Shadow Puppet EDU

Shadow Puppet Edu


I heard about the Shadow Puppet app awhile ago but didn’t really pay any attention to it because it had all the same features as 30Hands or Storyrobe (which used to be free).  Basically you take pictures and put them together to narrate and create a movie.  It’s great as a layering app to take pictures created in other apps like Doodle Buddy, Popplet Lite, Haiku Deck or even the camera roll and combine them.  It’s easier to narrate them in an app like this vs iMovie because it automatically sets the time that the picture displays for as long as your narration (in iMovie, you have to change the time setting for your picture after you narrate.) 

Shadow Puppet just added several features that I think make it superior to 30Hands so I’d recommend that everyone check it out.

First of all they’ve created a special Edu version with features only available for free to teachers and students.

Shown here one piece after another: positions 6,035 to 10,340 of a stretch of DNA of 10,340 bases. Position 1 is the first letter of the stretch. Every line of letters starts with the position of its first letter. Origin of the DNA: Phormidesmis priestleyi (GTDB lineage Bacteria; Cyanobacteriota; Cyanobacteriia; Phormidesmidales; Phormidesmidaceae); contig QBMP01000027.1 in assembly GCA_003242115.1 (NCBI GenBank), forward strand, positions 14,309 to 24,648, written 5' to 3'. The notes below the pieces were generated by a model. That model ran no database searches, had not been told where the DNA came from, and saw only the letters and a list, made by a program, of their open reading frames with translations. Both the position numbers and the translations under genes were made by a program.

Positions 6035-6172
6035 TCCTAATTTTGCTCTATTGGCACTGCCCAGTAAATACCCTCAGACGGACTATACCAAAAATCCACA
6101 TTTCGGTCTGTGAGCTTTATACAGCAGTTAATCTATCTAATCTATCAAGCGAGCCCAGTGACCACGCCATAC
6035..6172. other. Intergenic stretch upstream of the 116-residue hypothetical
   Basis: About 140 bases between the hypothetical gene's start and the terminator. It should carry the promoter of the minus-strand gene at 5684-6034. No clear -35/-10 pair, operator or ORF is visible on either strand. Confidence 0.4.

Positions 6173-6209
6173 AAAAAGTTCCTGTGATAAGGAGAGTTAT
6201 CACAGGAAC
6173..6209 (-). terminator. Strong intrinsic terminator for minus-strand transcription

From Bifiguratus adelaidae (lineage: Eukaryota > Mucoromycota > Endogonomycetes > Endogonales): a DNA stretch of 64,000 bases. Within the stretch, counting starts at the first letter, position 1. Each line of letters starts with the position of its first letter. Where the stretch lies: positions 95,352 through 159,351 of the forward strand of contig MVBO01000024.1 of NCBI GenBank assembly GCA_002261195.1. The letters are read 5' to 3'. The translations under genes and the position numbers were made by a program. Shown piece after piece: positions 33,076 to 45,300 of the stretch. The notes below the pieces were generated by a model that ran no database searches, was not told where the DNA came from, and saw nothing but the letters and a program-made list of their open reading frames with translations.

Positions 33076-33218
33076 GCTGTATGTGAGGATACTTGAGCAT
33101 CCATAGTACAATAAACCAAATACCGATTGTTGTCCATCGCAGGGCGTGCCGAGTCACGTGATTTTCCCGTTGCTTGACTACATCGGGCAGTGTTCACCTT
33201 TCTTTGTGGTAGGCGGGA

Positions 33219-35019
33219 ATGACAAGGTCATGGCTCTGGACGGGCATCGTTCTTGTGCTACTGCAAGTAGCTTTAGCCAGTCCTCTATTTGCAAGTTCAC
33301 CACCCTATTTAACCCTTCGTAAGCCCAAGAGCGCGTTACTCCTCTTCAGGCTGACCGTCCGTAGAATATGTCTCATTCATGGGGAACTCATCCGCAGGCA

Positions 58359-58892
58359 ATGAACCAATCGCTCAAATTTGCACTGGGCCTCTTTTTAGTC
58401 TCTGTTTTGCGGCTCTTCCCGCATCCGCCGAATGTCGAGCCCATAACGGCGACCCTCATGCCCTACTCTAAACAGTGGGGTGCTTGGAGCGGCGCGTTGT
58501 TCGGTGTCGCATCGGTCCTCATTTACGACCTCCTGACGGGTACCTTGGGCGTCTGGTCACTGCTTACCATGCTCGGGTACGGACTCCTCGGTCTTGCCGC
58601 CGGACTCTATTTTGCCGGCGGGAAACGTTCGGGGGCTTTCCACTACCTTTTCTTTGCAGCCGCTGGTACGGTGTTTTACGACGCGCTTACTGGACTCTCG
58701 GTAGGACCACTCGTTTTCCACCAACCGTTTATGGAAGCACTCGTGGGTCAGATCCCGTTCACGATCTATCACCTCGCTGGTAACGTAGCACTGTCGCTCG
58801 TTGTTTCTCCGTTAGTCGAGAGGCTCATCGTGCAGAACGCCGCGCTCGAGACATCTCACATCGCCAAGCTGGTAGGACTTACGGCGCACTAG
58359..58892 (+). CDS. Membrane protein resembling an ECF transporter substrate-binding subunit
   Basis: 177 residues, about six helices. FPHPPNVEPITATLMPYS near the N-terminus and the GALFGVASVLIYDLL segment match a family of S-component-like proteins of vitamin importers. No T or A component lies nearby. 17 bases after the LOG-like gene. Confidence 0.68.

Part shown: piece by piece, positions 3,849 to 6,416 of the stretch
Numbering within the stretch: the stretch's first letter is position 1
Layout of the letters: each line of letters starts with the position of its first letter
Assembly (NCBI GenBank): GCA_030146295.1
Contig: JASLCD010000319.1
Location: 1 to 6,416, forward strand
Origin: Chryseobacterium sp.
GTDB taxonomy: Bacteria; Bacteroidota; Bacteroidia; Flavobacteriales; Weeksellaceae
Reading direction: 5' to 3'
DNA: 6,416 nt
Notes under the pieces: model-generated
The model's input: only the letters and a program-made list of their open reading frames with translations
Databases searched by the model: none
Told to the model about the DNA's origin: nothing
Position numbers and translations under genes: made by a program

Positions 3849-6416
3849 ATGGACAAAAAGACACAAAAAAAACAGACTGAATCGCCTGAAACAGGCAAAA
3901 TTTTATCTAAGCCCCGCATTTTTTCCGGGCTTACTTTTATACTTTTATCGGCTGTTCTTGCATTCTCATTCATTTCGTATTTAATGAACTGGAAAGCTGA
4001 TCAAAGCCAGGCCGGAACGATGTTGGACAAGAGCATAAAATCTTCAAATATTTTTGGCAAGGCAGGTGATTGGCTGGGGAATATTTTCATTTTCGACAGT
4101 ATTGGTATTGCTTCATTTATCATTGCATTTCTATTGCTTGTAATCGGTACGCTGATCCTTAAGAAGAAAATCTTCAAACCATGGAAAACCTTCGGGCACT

Secondly, you can combine not only images but also video clips from your camera roll.  That means that you can take videos created in other apps like Tellagami, Chatterpix Kids or Doceri and combine them with images.  

It’s easy to use.  Just pick your images or videos. Tap Start and narrate the story as you flip through the pictures.  As you’re recording, you can add drawings to your images, zoom in or add text. There are a variety of sharing options (tap the more icon to choose the option “open in” and save directly to Google Drive) or you can save your final project to the camera roll.